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Let $I$ be a non-empty set and $(A_i)_{i\in I}$ a family of sets.

Is it true that there exists a subset $J\subset I$ such that $\bigcap_{j\in J}A_j=\bigcap_{i\in I}A_i$ and, for any $j_0\in J$, $\bigcap_{j\in J-\{j_0\}}A_j\neq\bigcap_{j\in J}A_j$?

If $I=\mathbb{N}$, the answer is yes (if I am not mistaken): $J$ can be constructed by starting with $\mathbb{N}$ and, at the $n$-th step, removing $n$ if that does not affect the intersection.

What if $I$ is uncountable? I guess the answer is still "yes" and tried to prove it by generalizing the above approach using transfinite induction, but I failed.

The answer "yes" or "no" and a sketch of a proof (resp. a counterexample) would be nice.

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Since I expect the proof to use the axiom of choice in some form, I've tagged this (non-elementary) set theory. – Stefan May 26 '12 at 10:44
Stefan, not all uses of axiom of choice are non-elementary (e.g. $|A|+|B|=\max\{|A|,|B|\}$ for infinite sets). I also have to ask, why did you expect the axiom of choice to appear here? – Asaf Karagila May 26 '12 at 11:22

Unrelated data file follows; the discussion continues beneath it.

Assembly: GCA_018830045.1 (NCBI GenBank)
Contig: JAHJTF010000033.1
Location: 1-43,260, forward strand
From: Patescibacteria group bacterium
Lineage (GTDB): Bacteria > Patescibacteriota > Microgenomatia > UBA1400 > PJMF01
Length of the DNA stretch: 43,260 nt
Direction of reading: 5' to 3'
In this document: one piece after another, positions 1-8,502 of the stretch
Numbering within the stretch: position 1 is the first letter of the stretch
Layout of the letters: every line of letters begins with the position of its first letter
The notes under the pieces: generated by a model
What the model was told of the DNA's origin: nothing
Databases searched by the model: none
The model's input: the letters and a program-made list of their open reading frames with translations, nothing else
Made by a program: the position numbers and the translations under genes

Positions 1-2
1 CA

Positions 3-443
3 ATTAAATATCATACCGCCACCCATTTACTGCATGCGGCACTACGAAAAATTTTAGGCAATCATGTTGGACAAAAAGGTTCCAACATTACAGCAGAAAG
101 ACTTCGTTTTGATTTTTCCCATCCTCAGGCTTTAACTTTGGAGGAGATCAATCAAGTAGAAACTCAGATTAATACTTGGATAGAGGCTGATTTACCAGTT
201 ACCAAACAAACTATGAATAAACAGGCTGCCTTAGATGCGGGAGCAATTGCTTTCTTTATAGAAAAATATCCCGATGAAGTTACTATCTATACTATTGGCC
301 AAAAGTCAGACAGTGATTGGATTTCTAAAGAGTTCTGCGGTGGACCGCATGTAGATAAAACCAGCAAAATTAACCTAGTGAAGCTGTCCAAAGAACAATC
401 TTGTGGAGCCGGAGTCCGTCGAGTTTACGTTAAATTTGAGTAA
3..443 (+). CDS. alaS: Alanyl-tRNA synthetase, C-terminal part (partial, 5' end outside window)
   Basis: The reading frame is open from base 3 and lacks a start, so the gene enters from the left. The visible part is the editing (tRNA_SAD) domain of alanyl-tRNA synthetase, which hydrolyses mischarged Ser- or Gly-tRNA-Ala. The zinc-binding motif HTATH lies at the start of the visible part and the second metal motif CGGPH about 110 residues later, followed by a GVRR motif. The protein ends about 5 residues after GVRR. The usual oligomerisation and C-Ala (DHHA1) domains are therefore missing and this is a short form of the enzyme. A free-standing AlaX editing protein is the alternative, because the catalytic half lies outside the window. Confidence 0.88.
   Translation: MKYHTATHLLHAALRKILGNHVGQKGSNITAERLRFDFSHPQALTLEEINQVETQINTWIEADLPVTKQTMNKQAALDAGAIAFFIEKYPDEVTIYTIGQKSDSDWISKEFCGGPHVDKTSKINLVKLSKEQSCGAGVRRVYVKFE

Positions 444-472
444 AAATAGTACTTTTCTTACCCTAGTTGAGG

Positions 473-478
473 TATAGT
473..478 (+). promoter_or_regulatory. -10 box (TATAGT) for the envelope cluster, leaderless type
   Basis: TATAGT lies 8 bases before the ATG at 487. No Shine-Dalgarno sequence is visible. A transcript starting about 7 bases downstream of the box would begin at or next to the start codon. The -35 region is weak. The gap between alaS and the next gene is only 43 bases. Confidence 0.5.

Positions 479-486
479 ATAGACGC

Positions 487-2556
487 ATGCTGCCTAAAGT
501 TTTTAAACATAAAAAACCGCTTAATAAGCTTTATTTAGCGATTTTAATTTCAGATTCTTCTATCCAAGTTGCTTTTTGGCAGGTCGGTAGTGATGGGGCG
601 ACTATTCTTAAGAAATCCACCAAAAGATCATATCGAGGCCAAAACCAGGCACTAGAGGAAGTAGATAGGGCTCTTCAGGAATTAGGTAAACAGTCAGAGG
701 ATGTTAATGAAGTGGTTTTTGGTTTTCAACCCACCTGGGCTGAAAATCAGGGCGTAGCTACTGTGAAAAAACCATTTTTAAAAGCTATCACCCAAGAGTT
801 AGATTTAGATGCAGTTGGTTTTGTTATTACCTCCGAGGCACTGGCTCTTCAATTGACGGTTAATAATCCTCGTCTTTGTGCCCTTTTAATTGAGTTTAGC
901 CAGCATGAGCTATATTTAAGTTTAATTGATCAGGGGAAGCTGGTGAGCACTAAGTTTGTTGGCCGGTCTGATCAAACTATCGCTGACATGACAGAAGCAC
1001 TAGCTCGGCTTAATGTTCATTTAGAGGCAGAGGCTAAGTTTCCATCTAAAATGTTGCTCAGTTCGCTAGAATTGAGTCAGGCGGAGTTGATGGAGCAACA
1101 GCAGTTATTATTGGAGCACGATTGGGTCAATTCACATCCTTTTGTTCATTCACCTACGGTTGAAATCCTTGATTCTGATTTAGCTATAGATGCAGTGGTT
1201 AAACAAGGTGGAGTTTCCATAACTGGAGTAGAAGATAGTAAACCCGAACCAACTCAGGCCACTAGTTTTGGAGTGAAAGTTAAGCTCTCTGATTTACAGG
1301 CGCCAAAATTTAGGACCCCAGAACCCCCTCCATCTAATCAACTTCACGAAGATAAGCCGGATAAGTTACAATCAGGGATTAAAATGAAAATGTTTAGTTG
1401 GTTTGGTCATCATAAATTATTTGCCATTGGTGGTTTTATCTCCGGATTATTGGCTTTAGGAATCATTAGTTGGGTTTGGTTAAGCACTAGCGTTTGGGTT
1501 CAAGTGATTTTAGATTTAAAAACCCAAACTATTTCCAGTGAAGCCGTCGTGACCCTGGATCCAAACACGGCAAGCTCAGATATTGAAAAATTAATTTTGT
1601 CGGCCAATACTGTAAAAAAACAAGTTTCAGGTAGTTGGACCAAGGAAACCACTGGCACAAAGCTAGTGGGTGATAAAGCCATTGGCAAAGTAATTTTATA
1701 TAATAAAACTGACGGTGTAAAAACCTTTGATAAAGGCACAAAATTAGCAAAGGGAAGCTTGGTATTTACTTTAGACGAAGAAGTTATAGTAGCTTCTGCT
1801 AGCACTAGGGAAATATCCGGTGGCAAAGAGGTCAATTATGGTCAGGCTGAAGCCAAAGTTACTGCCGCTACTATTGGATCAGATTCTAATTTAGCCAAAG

@Asaf: 1. Axiom of choice is explicitly listed in the tag description of (set-theory). 2. because I wrongly thought there was a proof using transfinite induction. I'm just answering your question, not disagreeing with your retagging. – Stefan May 26 '12 at 11:31
up vote 5 down vote accepted

The answer is no, even in the case $I=\mathbb N$. to see this, consider the collection $A_i=[i,\infty)\subset \mathbb R$. Then $\bigcap\limits_{i\in I}A_i=\emptyset$ and this remains true if we intersect over any infinite subset $J\subseteq I$, yet is false if we intersect over a finite subset. Thus there is no minimal subset $J$ such that $\bigcap\limits_{i\in I}A_i=\bigcap\limits_{j\in J}A_j$.

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I think you meant $A_n=[n,\infty)$. – Asaf Karagila May 26 '12 at 11:03
@AsafKaragila Thanks, fixed. – Alex Becker May 26 '12 at 11:08
Surprise! Thank you very much. – Stefan May 26 '12 at 11:13

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